I never took any guitar lessons. (“Yes, we can tell!” some listeners might concur, even today.) I don’t think my father could afford them. Maybe he wanted to see if I was serious before throwing away any money on my early interest in music. Also, reading musical notes off paper just didn’t seem all that cool to me. I couldn’t imagine the Beatles or the Stones doing that. So my fellow musicians-to-be and I learned to play “by ear,” though I always thought “by memory” was a more accurate phrase. We taught and learned from each other and from records. At George Washington Junior High School, my friend Warren Wright and I spent our time in eighth-grade Industrial Arts class hiding from our teacher, Herman Smith, so that we could draw guitar necks on paper to show each other chords and songs while normal students made bowling-pin lamps for their mothers. After school, Warren and I and others like us would visit each other’s houses and start trying to play together in one another’s basements, forming our first fledgling bands, much to the distress of parents who had come home from work anticipating an evening of peace and quiet.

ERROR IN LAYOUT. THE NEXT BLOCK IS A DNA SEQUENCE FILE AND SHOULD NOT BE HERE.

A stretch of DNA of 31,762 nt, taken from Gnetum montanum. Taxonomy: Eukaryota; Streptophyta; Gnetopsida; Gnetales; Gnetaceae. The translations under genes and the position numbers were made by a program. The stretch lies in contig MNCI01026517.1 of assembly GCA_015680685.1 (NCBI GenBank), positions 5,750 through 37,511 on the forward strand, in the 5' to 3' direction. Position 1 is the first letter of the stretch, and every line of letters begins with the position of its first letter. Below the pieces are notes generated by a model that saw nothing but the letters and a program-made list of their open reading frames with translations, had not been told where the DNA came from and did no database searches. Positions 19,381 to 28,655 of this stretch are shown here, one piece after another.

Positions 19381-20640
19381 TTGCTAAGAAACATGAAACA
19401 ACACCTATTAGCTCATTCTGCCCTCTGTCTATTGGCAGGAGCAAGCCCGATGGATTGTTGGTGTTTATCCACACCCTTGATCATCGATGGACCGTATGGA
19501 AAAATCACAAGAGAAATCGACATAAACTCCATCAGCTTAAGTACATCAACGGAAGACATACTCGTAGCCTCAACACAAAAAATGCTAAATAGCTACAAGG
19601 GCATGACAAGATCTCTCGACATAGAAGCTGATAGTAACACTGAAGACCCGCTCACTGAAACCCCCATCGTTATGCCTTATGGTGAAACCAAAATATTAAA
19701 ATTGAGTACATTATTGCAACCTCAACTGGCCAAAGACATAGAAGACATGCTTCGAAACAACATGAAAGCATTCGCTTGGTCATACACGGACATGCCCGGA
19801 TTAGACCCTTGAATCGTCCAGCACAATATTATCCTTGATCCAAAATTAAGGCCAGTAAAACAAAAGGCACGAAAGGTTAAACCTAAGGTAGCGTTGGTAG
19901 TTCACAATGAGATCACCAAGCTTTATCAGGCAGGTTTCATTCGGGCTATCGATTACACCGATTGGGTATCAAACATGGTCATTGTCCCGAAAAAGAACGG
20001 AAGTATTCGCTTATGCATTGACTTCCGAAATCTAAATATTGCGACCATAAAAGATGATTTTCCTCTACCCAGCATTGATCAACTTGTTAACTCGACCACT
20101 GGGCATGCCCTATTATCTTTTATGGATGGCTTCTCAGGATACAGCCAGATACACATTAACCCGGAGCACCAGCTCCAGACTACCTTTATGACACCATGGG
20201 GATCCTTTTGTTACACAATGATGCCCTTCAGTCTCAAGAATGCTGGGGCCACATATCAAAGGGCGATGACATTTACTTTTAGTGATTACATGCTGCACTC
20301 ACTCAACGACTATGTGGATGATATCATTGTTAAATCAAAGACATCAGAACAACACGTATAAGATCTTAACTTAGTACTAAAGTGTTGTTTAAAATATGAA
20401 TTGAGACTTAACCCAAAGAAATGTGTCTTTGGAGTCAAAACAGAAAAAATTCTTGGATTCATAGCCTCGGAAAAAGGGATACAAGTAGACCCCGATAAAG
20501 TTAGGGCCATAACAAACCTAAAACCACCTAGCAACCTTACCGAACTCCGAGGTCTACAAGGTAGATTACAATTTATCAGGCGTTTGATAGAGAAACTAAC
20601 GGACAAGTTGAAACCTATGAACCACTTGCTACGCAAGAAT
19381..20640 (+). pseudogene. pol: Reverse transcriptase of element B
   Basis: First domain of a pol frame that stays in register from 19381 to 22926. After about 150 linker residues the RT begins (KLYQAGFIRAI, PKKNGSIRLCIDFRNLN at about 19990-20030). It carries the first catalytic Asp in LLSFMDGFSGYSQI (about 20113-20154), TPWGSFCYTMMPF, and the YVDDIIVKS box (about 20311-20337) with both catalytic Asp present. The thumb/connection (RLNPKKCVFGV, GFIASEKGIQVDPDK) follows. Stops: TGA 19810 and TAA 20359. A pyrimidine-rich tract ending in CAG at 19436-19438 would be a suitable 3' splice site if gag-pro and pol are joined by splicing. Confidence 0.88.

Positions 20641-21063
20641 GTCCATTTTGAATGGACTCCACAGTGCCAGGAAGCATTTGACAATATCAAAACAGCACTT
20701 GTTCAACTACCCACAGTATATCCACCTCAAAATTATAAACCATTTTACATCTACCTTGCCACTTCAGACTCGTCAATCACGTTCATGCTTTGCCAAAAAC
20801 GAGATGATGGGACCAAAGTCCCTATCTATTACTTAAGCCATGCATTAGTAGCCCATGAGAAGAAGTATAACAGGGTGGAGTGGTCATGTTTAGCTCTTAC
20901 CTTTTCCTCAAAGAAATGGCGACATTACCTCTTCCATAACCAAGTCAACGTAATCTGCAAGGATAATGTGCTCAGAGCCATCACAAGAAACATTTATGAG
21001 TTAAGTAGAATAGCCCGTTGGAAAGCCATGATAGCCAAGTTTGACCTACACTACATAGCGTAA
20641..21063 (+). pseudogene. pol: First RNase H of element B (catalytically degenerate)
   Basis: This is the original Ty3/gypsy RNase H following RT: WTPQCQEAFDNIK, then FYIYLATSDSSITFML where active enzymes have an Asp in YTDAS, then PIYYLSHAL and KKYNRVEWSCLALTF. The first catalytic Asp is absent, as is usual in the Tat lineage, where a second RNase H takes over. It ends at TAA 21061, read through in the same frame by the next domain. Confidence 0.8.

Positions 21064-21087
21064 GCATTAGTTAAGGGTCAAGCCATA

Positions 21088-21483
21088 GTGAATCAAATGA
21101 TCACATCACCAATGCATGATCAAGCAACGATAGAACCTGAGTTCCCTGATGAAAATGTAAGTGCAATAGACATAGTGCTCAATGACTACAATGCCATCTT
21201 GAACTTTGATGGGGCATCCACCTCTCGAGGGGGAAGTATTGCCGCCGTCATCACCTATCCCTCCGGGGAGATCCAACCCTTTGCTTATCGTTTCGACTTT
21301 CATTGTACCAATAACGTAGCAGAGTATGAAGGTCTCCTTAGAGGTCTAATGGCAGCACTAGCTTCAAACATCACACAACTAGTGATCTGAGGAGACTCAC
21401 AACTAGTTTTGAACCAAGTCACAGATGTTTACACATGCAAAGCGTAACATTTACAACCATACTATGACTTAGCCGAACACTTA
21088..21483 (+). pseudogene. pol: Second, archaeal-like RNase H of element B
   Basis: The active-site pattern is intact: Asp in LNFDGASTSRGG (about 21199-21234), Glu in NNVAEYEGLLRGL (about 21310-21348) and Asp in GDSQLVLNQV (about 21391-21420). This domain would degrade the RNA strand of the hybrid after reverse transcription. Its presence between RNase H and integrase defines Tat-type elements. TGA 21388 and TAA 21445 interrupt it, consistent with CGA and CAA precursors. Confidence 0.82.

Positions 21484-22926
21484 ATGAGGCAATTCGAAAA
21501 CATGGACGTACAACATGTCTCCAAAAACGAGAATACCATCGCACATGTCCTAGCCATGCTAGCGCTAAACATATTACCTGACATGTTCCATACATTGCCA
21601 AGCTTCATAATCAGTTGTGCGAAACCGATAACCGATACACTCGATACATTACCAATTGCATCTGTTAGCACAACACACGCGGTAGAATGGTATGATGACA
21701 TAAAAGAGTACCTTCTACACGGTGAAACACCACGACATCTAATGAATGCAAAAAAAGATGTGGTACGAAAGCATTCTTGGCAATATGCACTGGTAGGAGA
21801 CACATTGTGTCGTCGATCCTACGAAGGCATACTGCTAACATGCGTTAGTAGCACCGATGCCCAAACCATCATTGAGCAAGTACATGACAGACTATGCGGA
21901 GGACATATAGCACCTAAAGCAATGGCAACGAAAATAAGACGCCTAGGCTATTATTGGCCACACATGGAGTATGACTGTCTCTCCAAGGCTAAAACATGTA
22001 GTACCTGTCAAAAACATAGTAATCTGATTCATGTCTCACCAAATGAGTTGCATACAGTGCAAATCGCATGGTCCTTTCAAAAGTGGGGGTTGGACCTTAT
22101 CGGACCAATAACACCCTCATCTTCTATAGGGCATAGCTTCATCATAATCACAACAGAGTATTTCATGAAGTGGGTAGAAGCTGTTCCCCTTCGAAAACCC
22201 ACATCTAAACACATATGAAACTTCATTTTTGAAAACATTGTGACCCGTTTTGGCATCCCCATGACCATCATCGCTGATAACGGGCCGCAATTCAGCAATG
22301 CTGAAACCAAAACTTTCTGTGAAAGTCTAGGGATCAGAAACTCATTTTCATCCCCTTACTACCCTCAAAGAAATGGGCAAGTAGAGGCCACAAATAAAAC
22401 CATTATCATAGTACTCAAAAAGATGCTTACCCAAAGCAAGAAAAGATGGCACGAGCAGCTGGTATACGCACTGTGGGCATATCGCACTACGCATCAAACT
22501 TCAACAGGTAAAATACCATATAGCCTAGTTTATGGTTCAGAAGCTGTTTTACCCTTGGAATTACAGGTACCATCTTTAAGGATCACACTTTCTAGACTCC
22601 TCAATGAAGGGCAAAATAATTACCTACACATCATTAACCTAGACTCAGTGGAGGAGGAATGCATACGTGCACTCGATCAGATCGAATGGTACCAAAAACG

We all had cheap instruments then. Most parents would not or could not buy the expensive and beautiful guitars at which we gazed through the windows of Weaver’s and Imfeld’s music stores. The guitars themselves cast a spell over us with their special beauty—the symmetrically curved and cherry-stained Gibson SGs, the flat, cutaway bodies and beautiful sunbursts of the Fender Stratocasters. The reverse design of the Gibson Firebird guitars and Thunderbird basses, the space-age shapes of the Vox guitars—teardrops and hexagons--would hypnotize us. Usually, the salesmen in the stores would let us come in to hold these precious wooden sculptures that spoke music. Upon them we played the paltry chords we knew, which seemed unworthy of such guitars. To own one was beyond our reach. We could not afford even the modest, second-hand instruments at Morris Loan down the street, where there were Harmony Rockets, for example: red semi-hollow bodies that were halfway respectable but less expensive than the Gibsons and Fenders. We did buy picks and strings there, and I think my first harmonica—a Hohner Marine Band in D—came from the gruff but kind old owner of Morris Loan, who put up with our coming in to waste his time on Saturday mornings, browsing and touching and asking questions about the instruments we dreamed of owning.